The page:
Disease Prevention and Control / Communicable Diseases / Tuberculosis
Teaching Tuberculosis in Schools of Health: Report of an Expert Consultation
(Cartagena, Colombia, 6–8 October 2004)
Full Text (42 pp, PDF, 1455 Kb)
Alfonso Tenorio Gnecco prepared this publication, with contributions from Ernesto Jaramillo, José Figueroa Muñoz, Mirtha del Granado and Pilar Ramón Pardo. The publication of this book was possible thanks to support from the Office of Sustainable Regional Development,
Tuberculosis is a serious public-health problem in the Region of the Americas and constitutes a priority for the Regional Tuberculosis Program as pertains to the implementation and expansion of the DOTS strategy in the countries of the American continent, it being the most effective global tool for controlling this disease. The progress made since 1996, when DOTS implementation began in the Region, are remarkable; by 2003, 78% of the population of the Region of the Americas was covered by the DOTS strategy. However, the process of expanding the strategy faces some major challenges.
Recent studies clearly revealed that one of the major limitations in DOTS expansion concerns the lack of human resources (HR), both in numbers and in terms of adequate skills and abilities. Recognizing the importance of HR development for tuberculosis control, the World Health Organization has held global meetings and has published documents analyzing the situation, proposing strategies that make it possible to guarantee clear HR policies in the countries—thus facilitating the expansion of the DOTS strategy.
HR development in the area of health encompasses much more than regular training activities for health workers: it includes long-term government policies regulating labor issues, such as job stability, employee turnover, remuneration, and HR distribution, among others. Training and continuing-education activities tailored to the needs of the countries, with their specific health systems and epidemiological situations, are only two of the important aspects of the process of human-resource development.
Factors associated with health-system reform, economic crises, and political instability in many of the developing countries, as well as the emergence of such epidemics as HIV/AIDS, have affected human-resource performance both in the area of health and in the area of the policies that regulate it. Tuberculosis control programs, as well as other agencies in charge of controlling those pathologies that are highly prevalent in the Region, have not appeared to be immune to these situations; and in some cases, they have been negatively affected.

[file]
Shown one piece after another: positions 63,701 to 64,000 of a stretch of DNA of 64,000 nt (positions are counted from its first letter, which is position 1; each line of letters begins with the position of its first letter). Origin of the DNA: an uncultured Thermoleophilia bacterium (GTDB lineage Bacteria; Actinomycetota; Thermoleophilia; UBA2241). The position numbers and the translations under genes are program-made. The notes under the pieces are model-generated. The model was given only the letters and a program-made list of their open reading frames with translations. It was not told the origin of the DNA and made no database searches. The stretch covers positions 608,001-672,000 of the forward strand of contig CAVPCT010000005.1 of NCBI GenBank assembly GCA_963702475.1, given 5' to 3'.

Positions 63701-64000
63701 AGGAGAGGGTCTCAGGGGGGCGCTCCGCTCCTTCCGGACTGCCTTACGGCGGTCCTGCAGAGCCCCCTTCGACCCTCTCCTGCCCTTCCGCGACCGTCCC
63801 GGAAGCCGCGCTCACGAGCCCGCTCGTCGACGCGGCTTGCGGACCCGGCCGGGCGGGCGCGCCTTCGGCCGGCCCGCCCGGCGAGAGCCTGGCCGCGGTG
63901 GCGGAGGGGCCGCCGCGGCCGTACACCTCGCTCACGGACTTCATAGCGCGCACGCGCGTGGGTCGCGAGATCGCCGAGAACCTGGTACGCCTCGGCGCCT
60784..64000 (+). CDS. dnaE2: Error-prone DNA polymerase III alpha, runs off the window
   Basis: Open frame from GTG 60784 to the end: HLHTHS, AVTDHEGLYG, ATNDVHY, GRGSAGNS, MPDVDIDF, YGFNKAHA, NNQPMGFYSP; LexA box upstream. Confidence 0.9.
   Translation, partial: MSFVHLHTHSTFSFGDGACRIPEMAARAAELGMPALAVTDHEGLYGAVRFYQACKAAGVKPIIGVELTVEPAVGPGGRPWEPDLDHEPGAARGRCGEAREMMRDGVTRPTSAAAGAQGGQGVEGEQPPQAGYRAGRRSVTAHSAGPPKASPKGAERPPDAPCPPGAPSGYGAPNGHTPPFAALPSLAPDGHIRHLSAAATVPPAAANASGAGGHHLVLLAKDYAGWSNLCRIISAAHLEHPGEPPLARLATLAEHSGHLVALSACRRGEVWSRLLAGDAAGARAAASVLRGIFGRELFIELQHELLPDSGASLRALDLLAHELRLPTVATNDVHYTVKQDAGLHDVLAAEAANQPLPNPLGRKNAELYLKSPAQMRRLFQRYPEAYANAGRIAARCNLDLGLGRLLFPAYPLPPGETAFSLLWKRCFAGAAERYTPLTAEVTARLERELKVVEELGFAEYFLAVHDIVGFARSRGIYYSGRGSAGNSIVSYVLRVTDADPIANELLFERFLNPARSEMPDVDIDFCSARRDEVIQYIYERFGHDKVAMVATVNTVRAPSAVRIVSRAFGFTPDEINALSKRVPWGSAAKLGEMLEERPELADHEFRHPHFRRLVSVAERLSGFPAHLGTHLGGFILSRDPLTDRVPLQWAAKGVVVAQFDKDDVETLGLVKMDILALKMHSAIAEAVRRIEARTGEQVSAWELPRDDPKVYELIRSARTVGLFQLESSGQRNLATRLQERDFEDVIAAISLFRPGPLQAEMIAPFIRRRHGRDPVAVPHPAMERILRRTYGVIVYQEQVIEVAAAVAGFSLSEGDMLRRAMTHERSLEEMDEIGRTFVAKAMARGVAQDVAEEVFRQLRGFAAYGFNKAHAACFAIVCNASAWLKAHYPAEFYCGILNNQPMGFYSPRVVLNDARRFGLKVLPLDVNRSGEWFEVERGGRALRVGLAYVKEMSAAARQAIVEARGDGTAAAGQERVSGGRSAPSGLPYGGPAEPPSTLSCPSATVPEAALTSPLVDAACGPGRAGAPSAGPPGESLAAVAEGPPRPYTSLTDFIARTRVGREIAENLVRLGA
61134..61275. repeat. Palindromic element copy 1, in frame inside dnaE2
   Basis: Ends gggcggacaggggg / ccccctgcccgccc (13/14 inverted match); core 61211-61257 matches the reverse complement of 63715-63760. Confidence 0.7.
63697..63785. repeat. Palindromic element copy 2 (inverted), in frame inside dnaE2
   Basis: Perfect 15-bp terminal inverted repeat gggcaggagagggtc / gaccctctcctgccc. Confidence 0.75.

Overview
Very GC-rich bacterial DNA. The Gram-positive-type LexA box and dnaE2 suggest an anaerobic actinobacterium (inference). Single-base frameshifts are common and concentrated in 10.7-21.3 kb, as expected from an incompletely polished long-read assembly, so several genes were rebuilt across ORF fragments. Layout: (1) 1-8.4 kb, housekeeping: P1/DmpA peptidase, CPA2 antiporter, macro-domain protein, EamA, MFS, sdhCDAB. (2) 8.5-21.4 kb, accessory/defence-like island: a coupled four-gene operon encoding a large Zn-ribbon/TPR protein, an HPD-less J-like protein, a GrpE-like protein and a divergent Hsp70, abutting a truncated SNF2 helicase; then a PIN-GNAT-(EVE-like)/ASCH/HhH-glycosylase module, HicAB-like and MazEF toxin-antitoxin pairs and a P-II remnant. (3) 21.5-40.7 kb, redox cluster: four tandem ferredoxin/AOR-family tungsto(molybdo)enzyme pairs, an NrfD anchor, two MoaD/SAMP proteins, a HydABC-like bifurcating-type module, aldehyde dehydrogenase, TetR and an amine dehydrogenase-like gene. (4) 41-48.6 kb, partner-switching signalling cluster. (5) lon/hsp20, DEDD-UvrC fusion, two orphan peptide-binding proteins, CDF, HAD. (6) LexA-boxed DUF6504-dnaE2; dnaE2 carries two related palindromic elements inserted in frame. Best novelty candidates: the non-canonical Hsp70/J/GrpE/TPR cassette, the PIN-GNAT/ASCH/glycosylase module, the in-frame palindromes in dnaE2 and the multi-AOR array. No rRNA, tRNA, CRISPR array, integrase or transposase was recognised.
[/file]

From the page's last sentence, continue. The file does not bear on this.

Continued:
Research carried out with a view to examining the involvement of universities and technical schools training health workers in tuberculosis control reveals that current efforts are insufficient. Teaching on the etiopathogenic and clinical concepts of the disease tends to be limited, is often not integrated into the curriculum, and frequently is outdated. In addition, teaching in the operational aspects of disease control does not occur frequently and, in many cases, is inconsistent both with the national disease-control programs and the DOTS strategy. However, bulk of activities related to disease control—including the identification of patients with respiratory symptoms, diagnosis, and strictly supervised treatment—are developed at all levels of health care within the system by health officials trained in institutions involved in training health workers. Many of them are doctors, nurses, specialists, health-promoters or health-care providers.
The possibilities that HR training institutions have for facilitating DOTS implementation and expansion as well as future strategies for tuberculosis control are very valuable indeed. Academic activities, service delivery, and research by schools of health among undergraduate, masters, doctoral, postdoctoral and specializing students—along with continuing education activities for graduates—constitute one of the major strengths in the struggle against tuberculosis in the countries of the Region.
The Pan American Health Organization, aware of the important role that health schools can play in tuberculosis control, held an initial meeting in Bogotá, Colombia, in 1999 with teaching representatives from 12 countries of the Americas. This first step enabled experts to clearly diagnose the situation and make recommendations on how to improve teaching on tuberculosis in the universities of the Region. Given its immediate interest in promoting the effective involvement of health schools in tuberculosis control, PAHO convened a second meeting in Cartagena, Colombia, from 6–8 October 2004, the results of which are presented in this document.